attributed to physical versus psychological causes.

Influences on individuals’ physical or psychological

attributions for symptoms are not fully understood.

Evidence of organic pathology for the symptoms

appears to be 1 important factor;

when such evi-

dence is absent, symptoms are more likely to be dis-

credited and attributed to emotional distress or

attempts to elicit secondary gain.


from healthcare professionals may also serve to vali-

date symptoms in others’ eyes.

Attributions are particularly relevant to pediatric

chronic pain syndromes, which can occur with or

without an organic basis. The origins of pain are

often unclear, and the cause of injury or disability is

often not directly observable. Thus, situational fac-

tors can influence individuals’ pain attributions. A

few studies have examined attributions about child-

ren’s pain. Claar and Walker

explored mothers’

attributions for their children’s recurrent abdominal

pain and found that about half of mothers in their

sample endorsed a biopsychosocial model (ie, they

identified both psychological and physical factors as

causes of their child’s pain). This was true regardless

of whether their child had a specific medical diagno-

sis related to the pain. However, another study

found that when symptoms of pain occurred in the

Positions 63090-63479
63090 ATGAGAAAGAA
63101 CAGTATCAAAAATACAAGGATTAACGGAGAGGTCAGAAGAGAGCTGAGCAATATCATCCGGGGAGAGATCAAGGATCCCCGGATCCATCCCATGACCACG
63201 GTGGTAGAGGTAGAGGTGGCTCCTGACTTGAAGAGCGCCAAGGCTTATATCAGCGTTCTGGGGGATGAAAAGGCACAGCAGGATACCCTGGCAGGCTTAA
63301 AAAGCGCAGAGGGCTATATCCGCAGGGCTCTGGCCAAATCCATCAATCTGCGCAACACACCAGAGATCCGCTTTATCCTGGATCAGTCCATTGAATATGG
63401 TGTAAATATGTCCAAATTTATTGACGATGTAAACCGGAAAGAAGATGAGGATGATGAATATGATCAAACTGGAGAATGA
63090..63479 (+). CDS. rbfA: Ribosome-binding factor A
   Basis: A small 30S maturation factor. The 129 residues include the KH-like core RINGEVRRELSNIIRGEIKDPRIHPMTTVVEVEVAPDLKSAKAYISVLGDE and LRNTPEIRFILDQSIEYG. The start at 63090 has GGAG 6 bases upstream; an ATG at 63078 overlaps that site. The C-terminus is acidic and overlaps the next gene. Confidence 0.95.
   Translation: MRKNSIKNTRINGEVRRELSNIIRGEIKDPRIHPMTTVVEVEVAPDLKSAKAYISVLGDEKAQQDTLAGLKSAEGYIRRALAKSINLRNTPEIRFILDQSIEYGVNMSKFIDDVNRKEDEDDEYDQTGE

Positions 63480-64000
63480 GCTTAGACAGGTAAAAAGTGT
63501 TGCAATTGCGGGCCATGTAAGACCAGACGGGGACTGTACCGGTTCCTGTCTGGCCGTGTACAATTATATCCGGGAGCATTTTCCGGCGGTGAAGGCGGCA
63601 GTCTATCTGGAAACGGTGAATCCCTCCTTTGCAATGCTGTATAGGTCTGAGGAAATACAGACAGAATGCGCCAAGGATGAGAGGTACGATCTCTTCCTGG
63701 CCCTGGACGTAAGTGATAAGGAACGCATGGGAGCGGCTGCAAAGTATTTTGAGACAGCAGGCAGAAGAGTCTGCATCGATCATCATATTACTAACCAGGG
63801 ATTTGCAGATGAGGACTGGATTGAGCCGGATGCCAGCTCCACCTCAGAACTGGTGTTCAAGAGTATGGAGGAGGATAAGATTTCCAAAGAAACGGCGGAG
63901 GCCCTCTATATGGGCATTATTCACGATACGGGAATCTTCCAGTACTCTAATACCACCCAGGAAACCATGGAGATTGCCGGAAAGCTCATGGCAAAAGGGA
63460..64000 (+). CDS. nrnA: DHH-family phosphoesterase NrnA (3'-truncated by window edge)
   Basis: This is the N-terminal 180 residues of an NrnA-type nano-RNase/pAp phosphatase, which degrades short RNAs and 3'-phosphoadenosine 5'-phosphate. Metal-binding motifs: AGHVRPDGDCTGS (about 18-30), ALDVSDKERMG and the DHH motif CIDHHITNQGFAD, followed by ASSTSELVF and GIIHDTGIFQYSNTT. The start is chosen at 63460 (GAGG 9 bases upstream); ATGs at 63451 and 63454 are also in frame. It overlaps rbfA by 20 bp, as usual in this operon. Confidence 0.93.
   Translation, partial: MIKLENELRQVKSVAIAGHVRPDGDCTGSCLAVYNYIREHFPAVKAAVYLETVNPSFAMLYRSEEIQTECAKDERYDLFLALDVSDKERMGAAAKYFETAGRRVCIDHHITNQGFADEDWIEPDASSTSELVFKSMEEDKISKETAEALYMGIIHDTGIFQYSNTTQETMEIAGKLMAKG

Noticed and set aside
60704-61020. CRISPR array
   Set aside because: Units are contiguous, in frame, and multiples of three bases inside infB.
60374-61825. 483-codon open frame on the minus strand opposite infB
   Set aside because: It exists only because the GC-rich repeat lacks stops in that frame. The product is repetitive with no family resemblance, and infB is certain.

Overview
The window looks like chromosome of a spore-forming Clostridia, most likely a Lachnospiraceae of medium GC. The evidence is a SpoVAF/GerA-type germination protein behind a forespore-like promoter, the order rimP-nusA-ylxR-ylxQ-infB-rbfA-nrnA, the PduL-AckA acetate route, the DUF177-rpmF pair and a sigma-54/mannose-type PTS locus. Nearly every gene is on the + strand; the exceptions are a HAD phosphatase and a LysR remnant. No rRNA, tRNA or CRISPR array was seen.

absence of organic pathology, parents inferred more

psychological causes for a child’s misbehavior and

responded more negatively than when symptoms

occurred in the presence of organic pathology.


presence of organic disease in children with abdomi-

nal pain predicted peers’ ratings of relief from

responsibility, with children indicating that a hypo-

thetical peer should be relieved from responsibility

more often when organic disease was present.

Research into the influence of others’ attributions

for pain has examined parents’ and peers’ under-

standing of chronic pain but has not yet investigated

teachers’ understanding of chronic pain. This is

a notable gap in the literature given the importance

of school function in the lives of children and adoles-

cents. Youth with chronic pain disorders experience

numerous difficulties in school, including frequent

absences, decreased academic performance, comprom-

ised social functioning, and impaired ability to cope

with the demands of the classroom.

Left unad-

dressed, school functioning difficulties typically worsen,

often to the point where these youth request and

receive full-time homebound instruction. This cycle

results in adolescents missing out on developmentally